However, death and disease seem to follow Mary where ever she goes. It doesn’t alarm her though – after all, in the early 1900s, people did, quite often, get sick. Once they got sick, they often died. Mary was a compassionate woman, caring tenderly for any members of the families she worked for if they got sick.Until one day when her life is uprooted by one Dr Soper, who believes her to be a carrier of Typhoid, spreading the fever through her cooking. Dr Soper is abrupt and rude in his interactions with Mary, treating her like a low-class idiot. Not surprisingly, strong-willed, quick tempered Mary refuses to submit to his request for urine and stool samples, writing his claims off as ridiculous and going about her work. Until she gets taken away, quarantined on a small island for what may as well be, the rest of her life.
Mary Beth Keane’s novel seamlessly bridges the gap between fact and fiction, bringing to life a historical character with compassion and empathy. Prior to reading this, I could only vaguely recollect the name ‘Typhoid Mary’, as she was so dubbed. I knew little about this period in history nor this woman, and I found that this was the perfect blank slate to begin reading Fever. I think if I had known more of the facts, I would question if the author had everything right, I would ask how she knew what Mary or any of the other characters felt – but reading this without any background knowledge or prejudices I was happy to get swept up in the story.

I was impressed by the imagery created in this novel, of both the New York landscape and of Mary’s long time partner, Alfred. A drunk, later a drug addict, with no ability to hold down a steady job – I imagine he was part of the reason Mary felt like she couldn’t give up her work as a cook. To put it simply, they needed the money. But there was more to it than that – Mary had a strong sense of pride. After years of working for some of the best families, she felt it was beneath her to work in a laundry or any other menial job, and it was this that was her ultimate downfall.

The characters of Dr Soper and the other medical professionals were infinitely infuriating - rather than trying to explain things to Mary, they treated her like an imbecile. They punished her for being strong-willed and believed that her temper and pride made her a ‘bad’ woman. She was stripped of her rights and refused legal representation. She wasn’t even allowed to contact Alfred to tell him what had happened – it took months for them to get in contact via mail.Of course the argument could be made that Mary’s attitude did little to help the situation – she didn’t cooperate, she didn’t apologise and, once she had left the island, she didn’t continue to check in. She outright refused to abide by the order to never cook again.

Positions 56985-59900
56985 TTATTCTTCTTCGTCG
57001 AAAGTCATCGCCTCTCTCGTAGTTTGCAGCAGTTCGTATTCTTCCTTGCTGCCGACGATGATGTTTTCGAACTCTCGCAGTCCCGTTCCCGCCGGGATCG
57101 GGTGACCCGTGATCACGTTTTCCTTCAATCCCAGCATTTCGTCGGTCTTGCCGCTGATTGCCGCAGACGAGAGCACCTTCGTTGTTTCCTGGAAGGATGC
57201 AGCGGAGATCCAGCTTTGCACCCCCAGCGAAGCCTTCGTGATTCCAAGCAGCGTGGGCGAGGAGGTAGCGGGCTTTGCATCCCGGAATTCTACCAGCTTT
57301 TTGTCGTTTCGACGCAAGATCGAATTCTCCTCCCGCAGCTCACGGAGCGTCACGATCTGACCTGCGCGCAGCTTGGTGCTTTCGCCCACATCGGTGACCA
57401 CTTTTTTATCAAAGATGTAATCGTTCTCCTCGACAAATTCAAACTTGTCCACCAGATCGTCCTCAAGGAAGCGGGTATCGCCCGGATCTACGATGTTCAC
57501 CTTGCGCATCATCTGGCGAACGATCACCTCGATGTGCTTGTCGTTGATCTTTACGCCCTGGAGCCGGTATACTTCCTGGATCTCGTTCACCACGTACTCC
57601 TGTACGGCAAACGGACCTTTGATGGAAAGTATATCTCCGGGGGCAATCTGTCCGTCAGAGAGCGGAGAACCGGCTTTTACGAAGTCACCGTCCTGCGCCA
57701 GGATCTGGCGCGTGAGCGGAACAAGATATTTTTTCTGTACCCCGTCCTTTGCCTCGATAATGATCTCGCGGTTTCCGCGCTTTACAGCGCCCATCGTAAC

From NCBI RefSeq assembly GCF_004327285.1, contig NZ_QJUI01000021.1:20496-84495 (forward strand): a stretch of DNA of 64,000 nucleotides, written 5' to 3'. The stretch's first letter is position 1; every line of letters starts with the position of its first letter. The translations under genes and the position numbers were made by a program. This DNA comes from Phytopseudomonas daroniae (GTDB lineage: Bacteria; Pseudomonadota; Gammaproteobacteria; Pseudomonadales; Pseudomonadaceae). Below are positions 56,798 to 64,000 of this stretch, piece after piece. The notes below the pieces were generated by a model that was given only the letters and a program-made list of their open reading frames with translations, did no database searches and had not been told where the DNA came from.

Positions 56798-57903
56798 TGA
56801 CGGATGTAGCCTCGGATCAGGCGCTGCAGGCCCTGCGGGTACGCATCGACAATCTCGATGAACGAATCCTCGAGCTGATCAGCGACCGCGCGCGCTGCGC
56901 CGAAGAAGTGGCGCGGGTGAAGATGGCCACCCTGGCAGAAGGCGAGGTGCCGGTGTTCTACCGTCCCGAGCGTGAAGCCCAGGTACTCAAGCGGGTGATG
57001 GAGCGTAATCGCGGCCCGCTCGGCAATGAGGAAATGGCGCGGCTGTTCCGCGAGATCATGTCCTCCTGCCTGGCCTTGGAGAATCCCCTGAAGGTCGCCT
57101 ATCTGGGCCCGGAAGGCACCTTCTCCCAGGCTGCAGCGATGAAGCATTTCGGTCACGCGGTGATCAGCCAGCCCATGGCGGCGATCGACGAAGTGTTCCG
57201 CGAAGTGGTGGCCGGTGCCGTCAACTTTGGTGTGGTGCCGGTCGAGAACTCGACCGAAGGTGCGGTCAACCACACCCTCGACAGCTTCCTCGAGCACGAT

And yet, Mary Beth Keane has created in Typhoid Mary a woman that we feel for deeply, a woman that we feel frustrated for, even when she goes about putting more and more people in danger. We wish she knew, like we know, what she was doing – but accept that she was just trying to maintain a life for herself. This is where the author has done a great job, in eliciting compassion for a character who, right up until her old age, refuses to admit she has done anything wrong.

It is only in the last pages of the book that Mary looks back over her life and wonders if she has, in fact, caused the deaths that she has been accused of. It is only then that she asks forgiveness, and it is then that she completely wins the reader’s heart.

My final thoughts: an intriguing, soft-history factual fiction with an intense female lead. 3.5/5

Fever is a fascinating novel that mixes historical fact and a fictional narrative to tell the tale of ‘Typhoid Mary’, the woman held responsible for several deadly outbreaks of the disease in the US around the turn of the nineteenth century.